Monroe Newborn

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Monty Newborn [1]

Monroe M. (Monty) Newborn,
a Canadian computer scientist, and emeritus professor at McGill University [2] in Montreal, Quebec, Canada. Monty was early computer chess programmer and primary author of the chess program Ostrich, and the pawn endgame program Peasant [3].

In 1970 Monty Newborn and Ben Mittman initiated, constituted and organized the ACM North American Computer Chess Championship, and together with Ben Mittman and David Levy the World Computer Chess Championship in 1974. Newborn was co-founder of the ICCA in 1977, and served as its president from 1983 until 1986. He has written extensively on computer chess [4].

Photos

Newborn Matsa Slate Atkin Mittman.ACM 1970-2.jpg

Tournament organizers Monty Newborn and Ben Mittman (front) with ACM president
Sam Matsa and David Slate. Larry Atkin looks on. ACM 1970 [5] .

Chess Pioneers Mittman Newborn Marsland Slate Levy Shannon Thompson Truscott.c1980.102665753.lg.jpg

Chess pioneers in Sacher Hotel Vienna, Austria 1980: Ben Mittman, Monty Newborn, Tony Marsland,
Dave Slate, David Levy, Claude Shannon, Ken Thompson, Betty Shannon, Tom Truscott [6]

ReznitkiyStilmanDonskoyBotvinnikNewborn.jpg

A. Reznitskiy, B. Stilman, M. Donskoy, M. Botvinnik, Monty & Amy Newborn [7] [8] [9] [10]

Beal Thompson Newborn Botvinnik WCCC New York 1983.jpg

Don Beal, Ken Thompson, Monty Newborn, and Mikhail Botvinnik at the WCCC 1983 in New York City [11]

Biography

Brief Biography of Monty Newborn [12]:

Monty Newborn received his Ph. D. in Electrical Engineering from The Ohio State University in 1967. He was an assistant professor and then associate professor at Columbia University in the Department of Electrical Engineering and Computer Science from 1967-1975. In 1975, he joined the School of Computer Science at McGill University and has been with the School since then, serving as its director from 1976-1983. He has been an ACM Fellow since 1994.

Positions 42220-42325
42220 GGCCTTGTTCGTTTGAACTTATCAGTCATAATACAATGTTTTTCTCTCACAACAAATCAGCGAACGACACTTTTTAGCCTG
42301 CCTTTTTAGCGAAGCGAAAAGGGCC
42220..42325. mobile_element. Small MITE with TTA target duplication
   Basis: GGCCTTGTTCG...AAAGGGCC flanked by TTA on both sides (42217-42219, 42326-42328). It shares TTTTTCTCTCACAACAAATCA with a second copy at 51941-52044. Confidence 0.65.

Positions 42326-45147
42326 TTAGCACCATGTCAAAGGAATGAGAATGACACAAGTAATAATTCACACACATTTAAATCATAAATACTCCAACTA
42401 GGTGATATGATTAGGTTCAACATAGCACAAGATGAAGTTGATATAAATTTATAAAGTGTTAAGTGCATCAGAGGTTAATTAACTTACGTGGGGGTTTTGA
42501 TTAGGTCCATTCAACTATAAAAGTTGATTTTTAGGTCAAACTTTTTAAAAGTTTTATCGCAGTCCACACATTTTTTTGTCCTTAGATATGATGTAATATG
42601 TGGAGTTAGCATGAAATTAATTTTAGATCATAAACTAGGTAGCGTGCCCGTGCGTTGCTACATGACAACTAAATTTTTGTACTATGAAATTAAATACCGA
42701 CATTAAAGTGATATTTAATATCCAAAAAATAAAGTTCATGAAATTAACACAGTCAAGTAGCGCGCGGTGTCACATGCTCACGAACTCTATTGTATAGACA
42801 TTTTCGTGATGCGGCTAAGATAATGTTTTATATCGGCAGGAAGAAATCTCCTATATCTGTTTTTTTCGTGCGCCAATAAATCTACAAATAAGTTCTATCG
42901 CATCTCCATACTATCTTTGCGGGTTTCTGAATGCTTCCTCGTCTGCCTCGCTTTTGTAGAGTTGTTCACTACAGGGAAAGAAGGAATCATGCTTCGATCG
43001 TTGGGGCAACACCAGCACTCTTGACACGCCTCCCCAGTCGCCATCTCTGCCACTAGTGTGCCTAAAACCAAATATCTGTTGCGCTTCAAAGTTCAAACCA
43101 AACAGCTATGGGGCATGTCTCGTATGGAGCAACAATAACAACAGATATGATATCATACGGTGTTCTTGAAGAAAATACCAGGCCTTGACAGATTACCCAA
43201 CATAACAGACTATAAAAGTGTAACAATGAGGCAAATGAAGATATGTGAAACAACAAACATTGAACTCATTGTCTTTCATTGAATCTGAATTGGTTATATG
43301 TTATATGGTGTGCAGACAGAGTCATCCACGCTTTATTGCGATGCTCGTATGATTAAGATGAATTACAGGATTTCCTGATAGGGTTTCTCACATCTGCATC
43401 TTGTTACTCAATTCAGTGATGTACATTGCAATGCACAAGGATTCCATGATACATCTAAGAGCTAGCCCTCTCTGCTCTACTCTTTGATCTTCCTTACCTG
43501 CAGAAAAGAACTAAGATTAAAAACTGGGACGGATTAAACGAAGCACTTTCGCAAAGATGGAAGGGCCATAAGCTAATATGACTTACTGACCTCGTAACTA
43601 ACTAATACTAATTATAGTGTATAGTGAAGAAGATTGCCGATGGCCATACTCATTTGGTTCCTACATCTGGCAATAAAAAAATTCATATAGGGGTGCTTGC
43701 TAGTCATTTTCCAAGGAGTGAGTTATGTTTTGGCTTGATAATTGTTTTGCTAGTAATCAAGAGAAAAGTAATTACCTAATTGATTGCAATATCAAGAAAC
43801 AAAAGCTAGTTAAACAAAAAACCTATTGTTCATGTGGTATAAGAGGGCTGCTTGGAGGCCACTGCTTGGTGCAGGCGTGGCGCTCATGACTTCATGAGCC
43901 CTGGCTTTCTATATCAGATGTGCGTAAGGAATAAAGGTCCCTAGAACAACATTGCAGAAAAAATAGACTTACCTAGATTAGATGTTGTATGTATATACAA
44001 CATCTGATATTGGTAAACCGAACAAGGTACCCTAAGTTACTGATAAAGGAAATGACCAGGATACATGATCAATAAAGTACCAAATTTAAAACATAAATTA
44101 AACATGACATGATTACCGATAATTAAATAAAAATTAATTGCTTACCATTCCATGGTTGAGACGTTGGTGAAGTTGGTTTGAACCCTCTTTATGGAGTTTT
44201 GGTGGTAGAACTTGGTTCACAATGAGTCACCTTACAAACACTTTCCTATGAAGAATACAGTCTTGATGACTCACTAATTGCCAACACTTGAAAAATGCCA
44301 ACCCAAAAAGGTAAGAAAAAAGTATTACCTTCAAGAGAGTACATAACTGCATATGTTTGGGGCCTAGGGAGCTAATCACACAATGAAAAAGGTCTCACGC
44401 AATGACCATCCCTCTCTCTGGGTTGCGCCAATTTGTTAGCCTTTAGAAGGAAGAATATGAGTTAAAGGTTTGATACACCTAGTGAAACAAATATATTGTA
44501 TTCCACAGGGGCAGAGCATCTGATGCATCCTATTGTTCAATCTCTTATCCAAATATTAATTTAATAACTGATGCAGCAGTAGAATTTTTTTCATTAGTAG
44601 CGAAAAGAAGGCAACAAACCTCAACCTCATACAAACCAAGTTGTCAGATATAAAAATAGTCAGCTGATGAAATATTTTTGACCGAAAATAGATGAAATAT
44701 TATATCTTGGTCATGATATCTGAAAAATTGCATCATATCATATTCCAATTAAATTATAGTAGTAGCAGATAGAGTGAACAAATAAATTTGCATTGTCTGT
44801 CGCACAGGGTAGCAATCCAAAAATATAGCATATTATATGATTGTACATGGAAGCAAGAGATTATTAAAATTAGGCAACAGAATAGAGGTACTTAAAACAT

His research focuses on search problems in artificial intelligence where two areas are of particular interest: chess-playing programs and automated theorem-proving programs. He has published seven books on these subjects and a number of research papers as well. He served as chairman of the ACM Computer Chess Committee from 1981 until 1997. In that capacity he organized the first Kasparov versus Deep Blue match (known as the ACM Chess Challenge) in 1996. The following year he served as head of the officials at the second Kasparov versus Deep Blue match won by Deep Blue. Through the 1970s and 1980s, his chess program Ostrich competed in five world championships, coming close to winning in 1974.

Quotes

Quote from Canadian Chess [13]

  • Computer Science Professor, McGill University
  • Programmer (originally with George Arnold) of Ostrich (also Ostrich 80, Ostrich 81), a computer chess program which competed in the ACM U.S. Computer Championships (1972-74), ACM North American Computer Championships (1975, 1977-87) and World Computer Championships (1974, 1977, 1980, 1983, 1986)
  • 2nd place ACM U.S. Computer Championship 1973 for Ostrich
  • Organized first ACM U.S. Computer Championship 1970, as well as many succeeding championships
  • President, International Computer Chess Association 1983-86
  • Applied results obtained from research on search algorithms in the field of computer chess to the field of internet searching
  • Canadian Chess Hall of Fame 2001

See also

Selected Publications

1973 ...

1975 ...

  • Monroe Newborn (1975). Computer Chess. Academic Press, New York, N.Y. ISBN 0-125-17250-8.
Chapter I. Introduction
Chapter II. The History and Basic Ideas of Computer Chess
Chapter III. The Kotok-McCarthy Chess Program versus the ITEP Chess Program
Chapter IV. The Greenblatt Chess Program
Chapter V. The First United States Computer Chess Championship
Chapter VI. The Second United States Computer Chess Championship
Chapter VII. The Third United States Computer Chess Championship
Chapter VIII. Kaissa
Chapter IX. The Fourth United States Computer Chess Championship
Chapter X. Ostrich: A Description of a Chess-Playing Program
Appendix I. The First World Computer Chess Championship

1980 ...

1985 ...

1990 ...

1995 ...

2000 ...

2005 ...

2010 ...

BejDeepBlue.jpg

External Links

References

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